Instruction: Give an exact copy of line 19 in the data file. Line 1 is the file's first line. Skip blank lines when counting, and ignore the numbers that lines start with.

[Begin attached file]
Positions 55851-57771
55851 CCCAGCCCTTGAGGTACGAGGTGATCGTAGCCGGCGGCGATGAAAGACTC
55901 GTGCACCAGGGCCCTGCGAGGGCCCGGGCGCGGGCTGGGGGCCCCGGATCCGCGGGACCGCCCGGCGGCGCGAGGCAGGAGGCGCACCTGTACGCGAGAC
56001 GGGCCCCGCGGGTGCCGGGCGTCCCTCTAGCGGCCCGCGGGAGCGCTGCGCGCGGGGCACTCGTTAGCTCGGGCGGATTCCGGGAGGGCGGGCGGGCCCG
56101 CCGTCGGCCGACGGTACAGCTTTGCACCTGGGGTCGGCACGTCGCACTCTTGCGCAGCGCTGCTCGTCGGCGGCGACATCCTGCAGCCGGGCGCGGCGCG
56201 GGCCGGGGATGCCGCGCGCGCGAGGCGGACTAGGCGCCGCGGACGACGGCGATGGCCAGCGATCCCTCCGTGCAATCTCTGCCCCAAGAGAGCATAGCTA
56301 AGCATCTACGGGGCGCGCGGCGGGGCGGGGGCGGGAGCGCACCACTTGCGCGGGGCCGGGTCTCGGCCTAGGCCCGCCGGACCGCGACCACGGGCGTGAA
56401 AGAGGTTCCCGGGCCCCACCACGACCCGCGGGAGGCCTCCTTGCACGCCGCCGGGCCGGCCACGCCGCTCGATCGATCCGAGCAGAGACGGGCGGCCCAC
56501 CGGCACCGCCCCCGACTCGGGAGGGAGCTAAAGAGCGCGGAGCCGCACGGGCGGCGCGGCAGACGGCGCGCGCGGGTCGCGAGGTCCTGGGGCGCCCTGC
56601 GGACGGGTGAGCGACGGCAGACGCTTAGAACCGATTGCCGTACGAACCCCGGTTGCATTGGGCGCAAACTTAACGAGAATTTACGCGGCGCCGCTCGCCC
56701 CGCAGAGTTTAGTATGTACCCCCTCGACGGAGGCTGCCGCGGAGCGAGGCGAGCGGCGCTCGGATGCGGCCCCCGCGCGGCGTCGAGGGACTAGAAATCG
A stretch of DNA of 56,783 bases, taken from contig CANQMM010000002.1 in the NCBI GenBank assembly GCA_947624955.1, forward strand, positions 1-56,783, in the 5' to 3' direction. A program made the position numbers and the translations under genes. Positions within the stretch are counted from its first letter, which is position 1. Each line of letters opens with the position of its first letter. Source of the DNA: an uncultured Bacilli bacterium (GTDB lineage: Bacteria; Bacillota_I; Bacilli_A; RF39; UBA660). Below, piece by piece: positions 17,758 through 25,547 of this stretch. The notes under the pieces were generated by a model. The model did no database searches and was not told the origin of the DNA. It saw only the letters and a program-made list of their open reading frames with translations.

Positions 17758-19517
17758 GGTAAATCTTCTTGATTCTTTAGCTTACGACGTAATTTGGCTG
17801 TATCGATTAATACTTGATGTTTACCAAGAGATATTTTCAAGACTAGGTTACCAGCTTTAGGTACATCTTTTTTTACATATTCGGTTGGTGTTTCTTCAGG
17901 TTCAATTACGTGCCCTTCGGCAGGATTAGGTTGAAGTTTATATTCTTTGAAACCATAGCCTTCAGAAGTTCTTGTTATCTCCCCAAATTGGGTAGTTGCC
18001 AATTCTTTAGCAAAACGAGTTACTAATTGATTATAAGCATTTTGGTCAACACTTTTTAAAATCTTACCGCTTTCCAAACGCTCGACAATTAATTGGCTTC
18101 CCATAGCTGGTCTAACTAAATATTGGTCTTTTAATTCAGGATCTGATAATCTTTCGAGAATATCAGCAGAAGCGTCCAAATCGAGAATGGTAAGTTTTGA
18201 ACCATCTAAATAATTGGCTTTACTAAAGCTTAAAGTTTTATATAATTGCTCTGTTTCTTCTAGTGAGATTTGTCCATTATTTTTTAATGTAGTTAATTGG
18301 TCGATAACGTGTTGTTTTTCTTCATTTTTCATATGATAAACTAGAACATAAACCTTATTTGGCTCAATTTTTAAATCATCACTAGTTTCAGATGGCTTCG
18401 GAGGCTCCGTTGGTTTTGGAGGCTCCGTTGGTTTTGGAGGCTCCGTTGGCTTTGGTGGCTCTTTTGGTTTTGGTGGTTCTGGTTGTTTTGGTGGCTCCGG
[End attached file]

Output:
18201 ACCATCTAAATAATTGGCTTTACTAAAGCTTAAAGTTTTATATAATTGCTCTGTTTCTTCTAGTGAGATTTGTCCATTATTTTTTAATGTAGTTAATTGG